One of the things I cherish about Carnatic music is that for all its elaboration, the song remains at its heart. But I've also come to enjoy the more expansive Hindustani school, largely because I've been fortunate enough to hear Hari Prausad Chaurasia, Amjad Ali Khan, Shiv Kumar Sharma and Zakir Hussein live. And on record, there's nothing sweeter than the sound of Bismillah Khan's shehnai.
I'm also a fan of '50s and '60s Bollywood music, especially the folk-inspired S.D. Burman and the classically minded Naushad. Bollywood is a delight for the sociologist of music, harnessing folk, classical and Western instruments and influences, Urdu poetry and Goan orchestrators.
Later visits to Morocco, Portugal and Spain triggered excursions into Andalusian (the plangent, ruminative classical music of the Arabic West), fado (and the heart-shaking voice of Amalia Rodrigues) and especially flamenco, which has become something of an obsession. It's one of the world's least classifiable but most easily recognizable musical genres, technically sophisticated and at the same time daringly emotional.
An intriguing book by Timothy Brennan called Secular Devotion: Afro-Latin Music and Imperial Jazz prompted a detour into the lavish melodies and percussive abundance of salsa, which draws on Cuban sources but was forged entirely in the ghettoes of North America. Salsa is as authentically and completely "New York" as the Broadway musical, which was itself an amalgam of African American, Jewish and Western European influences.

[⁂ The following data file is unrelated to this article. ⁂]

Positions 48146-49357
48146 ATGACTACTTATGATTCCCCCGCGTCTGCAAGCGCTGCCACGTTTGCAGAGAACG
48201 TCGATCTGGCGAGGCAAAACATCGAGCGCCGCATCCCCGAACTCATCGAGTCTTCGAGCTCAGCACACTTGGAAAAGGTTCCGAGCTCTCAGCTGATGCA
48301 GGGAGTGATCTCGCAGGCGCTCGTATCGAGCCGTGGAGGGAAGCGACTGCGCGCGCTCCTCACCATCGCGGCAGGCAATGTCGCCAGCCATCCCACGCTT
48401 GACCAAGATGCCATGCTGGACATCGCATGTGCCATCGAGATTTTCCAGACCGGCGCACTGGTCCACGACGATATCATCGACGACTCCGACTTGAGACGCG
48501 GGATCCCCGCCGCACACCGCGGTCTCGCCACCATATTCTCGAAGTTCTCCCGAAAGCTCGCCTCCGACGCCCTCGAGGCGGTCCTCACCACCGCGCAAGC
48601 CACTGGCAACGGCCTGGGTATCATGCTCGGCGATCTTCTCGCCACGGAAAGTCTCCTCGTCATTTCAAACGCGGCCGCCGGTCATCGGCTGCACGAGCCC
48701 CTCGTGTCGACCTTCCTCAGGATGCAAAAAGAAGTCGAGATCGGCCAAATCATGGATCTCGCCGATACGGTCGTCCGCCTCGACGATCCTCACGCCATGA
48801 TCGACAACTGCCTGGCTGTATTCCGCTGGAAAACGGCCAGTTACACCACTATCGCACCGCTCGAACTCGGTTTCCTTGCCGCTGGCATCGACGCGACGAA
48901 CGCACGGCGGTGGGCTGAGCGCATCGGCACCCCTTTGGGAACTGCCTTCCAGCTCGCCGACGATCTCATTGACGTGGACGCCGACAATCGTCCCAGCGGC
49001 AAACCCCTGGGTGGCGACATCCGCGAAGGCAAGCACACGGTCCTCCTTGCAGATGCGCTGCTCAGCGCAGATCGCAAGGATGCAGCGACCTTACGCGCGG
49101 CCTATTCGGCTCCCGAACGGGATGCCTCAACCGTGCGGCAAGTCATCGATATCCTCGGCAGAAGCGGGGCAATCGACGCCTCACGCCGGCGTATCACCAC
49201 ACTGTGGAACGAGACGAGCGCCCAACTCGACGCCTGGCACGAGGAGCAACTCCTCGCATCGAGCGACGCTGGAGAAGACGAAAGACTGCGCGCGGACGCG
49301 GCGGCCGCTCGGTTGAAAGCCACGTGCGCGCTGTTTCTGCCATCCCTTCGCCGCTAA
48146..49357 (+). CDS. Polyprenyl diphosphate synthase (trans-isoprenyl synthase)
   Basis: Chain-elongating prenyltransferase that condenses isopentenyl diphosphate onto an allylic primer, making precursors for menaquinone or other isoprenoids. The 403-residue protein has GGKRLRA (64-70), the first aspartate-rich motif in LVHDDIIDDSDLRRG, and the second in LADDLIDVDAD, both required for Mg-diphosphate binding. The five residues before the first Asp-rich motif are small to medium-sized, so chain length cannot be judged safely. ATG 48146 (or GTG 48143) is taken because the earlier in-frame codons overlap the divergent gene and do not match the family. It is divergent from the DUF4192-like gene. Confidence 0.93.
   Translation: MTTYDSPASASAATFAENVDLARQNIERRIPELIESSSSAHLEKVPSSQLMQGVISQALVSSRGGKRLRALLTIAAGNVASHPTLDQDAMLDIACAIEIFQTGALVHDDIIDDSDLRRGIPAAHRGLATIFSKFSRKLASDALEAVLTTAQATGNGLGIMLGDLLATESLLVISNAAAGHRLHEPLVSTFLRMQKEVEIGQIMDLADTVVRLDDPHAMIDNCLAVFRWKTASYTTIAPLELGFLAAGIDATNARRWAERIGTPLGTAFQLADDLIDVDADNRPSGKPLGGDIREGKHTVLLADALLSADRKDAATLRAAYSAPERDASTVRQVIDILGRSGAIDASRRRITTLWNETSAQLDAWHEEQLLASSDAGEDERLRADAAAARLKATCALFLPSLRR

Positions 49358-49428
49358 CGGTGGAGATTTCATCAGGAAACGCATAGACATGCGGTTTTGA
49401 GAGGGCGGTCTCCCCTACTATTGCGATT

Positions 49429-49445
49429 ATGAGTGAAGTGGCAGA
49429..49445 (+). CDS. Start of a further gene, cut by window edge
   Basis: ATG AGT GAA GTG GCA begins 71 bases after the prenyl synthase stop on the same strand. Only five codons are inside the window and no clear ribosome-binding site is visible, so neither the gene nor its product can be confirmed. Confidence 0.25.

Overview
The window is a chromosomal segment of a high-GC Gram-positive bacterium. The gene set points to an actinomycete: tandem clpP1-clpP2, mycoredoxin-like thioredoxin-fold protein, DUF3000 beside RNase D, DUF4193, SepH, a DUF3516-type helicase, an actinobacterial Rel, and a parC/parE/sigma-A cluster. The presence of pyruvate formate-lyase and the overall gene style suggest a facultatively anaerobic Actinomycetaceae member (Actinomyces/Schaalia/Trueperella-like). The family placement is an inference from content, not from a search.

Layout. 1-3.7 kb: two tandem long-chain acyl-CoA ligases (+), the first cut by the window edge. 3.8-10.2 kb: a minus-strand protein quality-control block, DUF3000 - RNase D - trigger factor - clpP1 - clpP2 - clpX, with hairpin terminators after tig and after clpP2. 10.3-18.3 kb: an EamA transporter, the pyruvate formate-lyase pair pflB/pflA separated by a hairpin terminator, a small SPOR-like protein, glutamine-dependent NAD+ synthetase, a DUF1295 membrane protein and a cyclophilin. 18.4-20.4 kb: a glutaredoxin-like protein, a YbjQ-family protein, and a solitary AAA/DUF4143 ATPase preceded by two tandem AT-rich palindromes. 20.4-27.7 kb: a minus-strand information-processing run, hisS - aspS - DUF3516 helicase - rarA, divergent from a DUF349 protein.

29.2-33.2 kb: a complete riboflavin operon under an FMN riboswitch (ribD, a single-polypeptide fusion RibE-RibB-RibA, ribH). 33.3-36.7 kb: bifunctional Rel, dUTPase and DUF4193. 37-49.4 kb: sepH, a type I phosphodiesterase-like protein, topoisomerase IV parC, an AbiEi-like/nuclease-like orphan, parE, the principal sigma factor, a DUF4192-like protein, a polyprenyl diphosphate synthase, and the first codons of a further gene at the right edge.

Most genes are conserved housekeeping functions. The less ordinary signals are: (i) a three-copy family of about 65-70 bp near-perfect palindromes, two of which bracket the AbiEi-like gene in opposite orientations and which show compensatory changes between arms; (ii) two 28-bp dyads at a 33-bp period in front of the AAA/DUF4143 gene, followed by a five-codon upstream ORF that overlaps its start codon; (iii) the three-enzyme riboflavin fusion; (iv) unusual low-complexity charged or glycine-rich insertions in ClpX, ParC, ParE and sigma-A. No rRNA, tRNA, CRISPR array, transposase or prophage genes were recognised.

Just now, I'm investigating the Arabic music of West Asia and relishing the discovery of two 20th century greats: the majestic Egyptian, Umm Kalthoum, and the supple Lebanese, Fairouz--neither of whose careers can be understood without reference to the tragic politics of the region.
So I'm not even a pretend ethnomusicologist. Just a blundering amateur. These days you don't have to spend years in the field to sample the banquet of the world's many musics. It's all recorded, readily accessible and downloadable. That's a great boon, but there's still no substitute for live performance, for being part of an audience, for contact not only with the music, but with its context.
BRENNAN'S BOOK includes a chapter titled "There is no such thing as world music," which made me want to cheer on sight. He's referring to the marketing category launched in the 1980s to bring artists from the developing world to Western notice. While it did succeed in creating new audiences for the likes of Nusrat Fateh Ali Khan and Youssou N'Dour, "world music" is an amorphous and deeply patronizing catch-all.
If you visit the "world music" racks in a London emporium, you'll find Indian classical alongside Algerian Rai, Afro-Beat, Berber gnawa, klezmer, qawalli, fado, flamenco and all manner of Latin American styles (which in New York would have a rack to themselves), but not jazz or Western classical.
The only music with anything like a global reach today is the one that's never found in the "world music" racks--mainstream Western pop, whose ubiquity stems from the global distribution of power and wealth. Anyway, what could a truly "world music" be other than a dismal lowest common denominator? The world muzak of airport lounges and hotel lobbies?
Music is a human universal that exists only in infinitely varied forms. It's in the differences, the variations, that its beauty and meaning resides. And that variety derives from the specifics of historical development. Which is what makes the ethnomusicologist's quest so rewarding--and so endless. It's a reassuringly inexhaustible field.
You encounter a new music. Gradually, your ears adjust, your consciousness makes space. What was alien and forbidding becomes familiar and intimate. It's a small miracle, but in it, there's a portent of something much bigger.
First published in The Hindu.